The first is an extremely steep incline, with tracks running at least half the way up. If you zoom in you can see the cables hanging from the poles and the well-used transport cars at the bottom of the hill.
The second shot was also taken of the Pacific National Lumber Co., in National, in September of the same year, capturing the steam donkeyand crew. Take a look at the enormous timbers the men are sitting on.
Although the technology and steep-slope logging techniques have changed over last 86 years, it looks like logging suspenders have stayed in fashion.
Photos courtesy of the South Pierce County Historical Society.
Growing up, I was confused about May Day. Why did some people call it Community Day and others May Day? Why did only our town celebrate it? And what was with the Maypole?
Now that I’ve read up on it, the confusion is understandable. The short version is that Community Day or May Day is a combination of events. The longer version is . . .
Cleaning up the Town Community Day got its start in 1913 writes B. W. Lyon. At that time, the town was 800 people, a few saloons and stores and a wood schoolhouse. “The children were careless about marking, and the buildings were marred and streets and vacant lots and much of the residence property was strewn with rubbish,” says Lyon in 1954.
The kids cleaned up the school grounds and got so excited they went to Mayor Nettletonand suggested a “town clean up day” to remove the graffiti. The residents got into the event and rubbish was soon going up in smoke. What couldn’t be burned was hauled away — and community day was born.
The following Community Day included a baseball game and socializing. “We made the Community Day a time when old timers could come back and meet many of their old friends,” says Lyon.
Tacoma Eastern Fair In 1914 the Tacoma Eastern Fairstarted up and was soon incorporated into Community Day. In 1917 people could exhibit and win one or more of the 1,450 prizes handed out. Directors of the Fair were from all the communities — from Kapowsin to Ashford — and Lyon as president.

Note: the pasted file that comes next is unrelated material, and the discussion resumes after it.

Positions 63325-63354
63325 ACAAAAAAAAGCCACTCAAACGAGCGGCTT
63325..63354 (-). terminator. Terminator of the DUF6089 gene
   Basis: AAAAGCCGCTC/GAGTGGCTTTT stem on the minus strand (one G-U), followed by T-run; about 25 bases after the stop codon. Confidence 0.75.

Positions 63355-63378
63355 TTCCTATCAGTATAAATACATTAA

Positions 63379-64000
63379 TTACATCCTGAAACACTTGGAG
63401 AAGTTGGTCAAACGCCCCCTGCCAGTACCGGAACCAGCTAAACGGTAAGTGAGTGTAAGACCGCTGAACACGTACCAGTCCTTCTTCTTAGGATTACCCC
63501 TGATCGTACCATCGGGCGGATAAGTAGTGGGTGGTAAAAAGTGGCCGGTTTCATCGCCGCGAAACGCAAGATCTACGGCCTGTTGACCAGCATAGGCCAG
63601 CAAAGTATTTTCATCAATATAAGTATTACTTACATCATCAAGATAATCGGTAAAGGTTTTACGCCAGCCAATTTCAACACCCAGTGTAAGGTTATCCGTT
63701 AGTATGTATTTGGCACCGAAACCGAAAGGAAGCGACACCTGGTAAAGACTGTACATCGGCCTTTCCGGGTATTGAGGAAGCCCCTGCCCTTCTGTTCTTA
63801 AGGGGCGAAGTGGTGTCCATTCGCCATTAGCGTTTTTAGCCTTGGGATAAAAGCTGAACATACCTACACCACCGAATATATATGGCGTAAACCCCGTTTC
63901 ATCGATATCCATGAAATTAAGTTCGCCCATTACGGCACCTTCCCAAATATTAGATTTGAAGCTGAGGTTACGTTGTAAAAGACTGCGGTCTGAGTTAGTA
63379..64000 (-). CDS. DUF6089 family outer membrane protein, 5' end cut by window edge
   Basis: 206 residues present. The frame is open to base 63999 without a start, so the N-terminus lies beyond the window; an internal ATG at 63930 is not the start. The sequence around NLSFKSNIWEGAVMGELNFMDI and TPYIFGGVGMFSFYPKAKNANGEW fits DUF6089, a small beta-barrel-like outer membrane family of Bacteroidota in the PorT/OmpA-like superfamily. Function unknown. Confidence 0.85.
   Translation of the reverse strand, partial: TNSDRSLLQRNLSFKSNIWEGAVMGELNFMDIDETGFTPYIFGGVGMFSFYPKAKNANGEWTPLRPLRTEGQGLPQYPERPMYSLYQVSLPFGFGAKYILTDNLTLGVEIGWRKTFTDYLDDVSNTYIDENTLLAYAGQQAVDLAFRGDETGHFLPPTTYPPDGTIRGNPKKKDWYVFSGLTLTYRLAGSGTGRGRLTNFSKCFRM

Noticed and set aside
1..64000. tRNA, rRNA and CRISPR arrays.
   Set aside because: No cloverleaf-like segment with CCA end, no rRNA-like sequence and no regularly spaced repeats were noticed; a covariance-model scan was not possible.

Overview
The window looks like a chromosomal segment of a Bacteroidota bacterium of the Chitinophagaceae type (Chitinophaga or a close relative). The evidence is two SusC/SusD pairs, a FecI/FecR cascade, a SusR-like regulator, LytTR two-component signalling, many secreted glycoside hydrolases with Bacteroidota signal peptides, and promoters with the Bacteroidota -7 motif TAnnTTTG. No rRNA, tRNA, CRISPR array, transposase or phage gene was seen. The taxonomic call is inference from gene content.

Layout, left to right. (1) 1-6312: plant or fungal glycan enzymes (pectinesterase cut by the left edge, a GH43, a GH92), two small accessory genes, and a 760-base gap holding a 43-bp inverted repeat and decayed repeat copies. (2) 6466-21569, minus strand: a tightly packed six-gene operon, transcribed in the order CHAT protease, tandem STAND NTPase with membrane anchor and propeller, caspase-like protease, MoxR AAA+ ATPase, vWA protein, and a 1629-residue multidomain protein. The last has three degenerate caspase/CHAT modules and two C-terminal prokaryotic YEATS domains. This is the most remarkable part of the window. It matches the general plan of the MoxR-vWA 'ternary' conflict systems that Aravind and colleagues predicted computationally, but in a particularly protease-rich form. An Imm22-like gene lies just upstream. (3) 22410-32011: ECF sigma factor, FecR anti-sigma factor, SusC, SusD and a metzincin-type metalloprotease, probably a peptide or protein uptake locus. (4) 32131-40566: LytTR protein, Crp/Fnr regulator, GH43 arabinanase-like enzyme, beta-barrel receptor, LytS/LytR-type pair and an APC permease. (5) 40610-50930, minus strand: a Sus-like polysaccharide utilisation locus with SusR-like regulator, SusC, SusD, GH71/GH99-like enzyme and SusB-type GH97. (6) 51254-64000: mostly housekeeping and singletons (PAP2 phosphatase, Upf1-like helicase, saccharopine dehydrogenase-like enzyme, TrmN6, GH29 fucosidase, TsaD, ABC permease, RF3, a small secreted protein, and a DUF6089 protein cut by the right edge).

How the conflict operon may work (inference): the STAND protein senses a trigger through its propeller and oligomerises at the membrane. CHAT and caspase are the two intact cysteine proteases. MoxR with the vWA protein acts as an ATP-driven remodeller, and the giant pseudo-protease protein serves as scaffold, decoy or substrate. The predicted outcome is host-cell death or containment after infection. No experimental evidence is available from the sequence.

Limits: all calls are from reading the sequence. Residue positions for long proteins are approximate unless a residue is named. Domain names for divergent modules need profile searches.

As the years progressed the popular Community Day programs were “varied and elaborate”. In 1926 over 3,000 people attended (based on the population that would be 8,000+ today). It took two days to build the booths and the highlight that year was laying the cornerstone of the Masonic Lodge.
Royal Court A May Fete, or royal court, was started in 1919, by Bertha Mahaffie. It was its own event and held on May Day, until 1926 when it too was combined with Community Day. The first Community Day royalty were Queen Faye Williams and King Bill Smith.
By about 1936 Community Day had become mostly a May Fete celebration — grade school children “participated with folk dances before the floral throne of the king and queen”, and there were also track events, a school baseball game, a senior play in the evening, and displays by different grades and school departments.
Fast forward 75 years to the first Friday in May. Eatonville still celebrates Community Day . . . or May Day.
The buildings around Eatonville have housed quite a few different businesses over the decades.
Ruth and Waddell’s Confectionery was probably today’s Pour House. The store was gutted in 1923 by a fire that tore through town.
I’m guessing the picture was taking around 1926 because that’s when Royal Ice Cream(still in operation today) started delivering products. And also because the “straw boater’s hat” which the man on the left is sporting, was the height of style back then.
A little about the owners Owners Frank Ruth and Waddell were both active businessmen, but not much is written about them. Besides owning the Confectionery, we know Frank was on the town council for some time and Lee open a place called Columbia Cafe in 1912.
This picture has a little wear and tear, but it’s one of my favorites of Center Street, taken around 1926. You can clearly see Christensen’s Clothing (now the Sears building), and kitty corner from it is the Eatonville Bank.
Some of the hot topics in Eatonville that year were:
• The paving of Mountain Road (known now as Highway 7). It was paved except through the Nisqually Canyonand Ashford celebrated with a dance in September.
• Clay company reopens. The Far West Clay Co. of Clay City got started up under new management after having been out of operation for a four years.
• Friendly Inn. The inn was remodeled and reopened. Little did they know it would become the scene of an unsolved two years later.
• Bootleggers Sermons. Rev. C. L. Walker of the Community Methodist Churchpreached a series of sermons on about liquor, including: “Pure Moonshine, Or How Will you Have Your Poison?” and “The Failure of Prohibition — can a man be Patriotic and still break the laws he does not like?”
Folks are gathered here in the Ohop Grange for Christmas dinner, probably around 1926 when the building went up.
The Ohop Grange was chartered October 24, 1924, and has been active every since.
The first meetings were held at the Edgerton Schoolhouse until the grange was constructed. The members built it themselves for only $650 in materials.
It’s always been kind of a community center for the Ohop Valley residents — like myself. My earliest memories involve being part of Grange Christmas pageants and Dad dressed up like Santa. Today everything is held there from meeting to anniversaries celebrations — even my brother’s wedding reception was held there.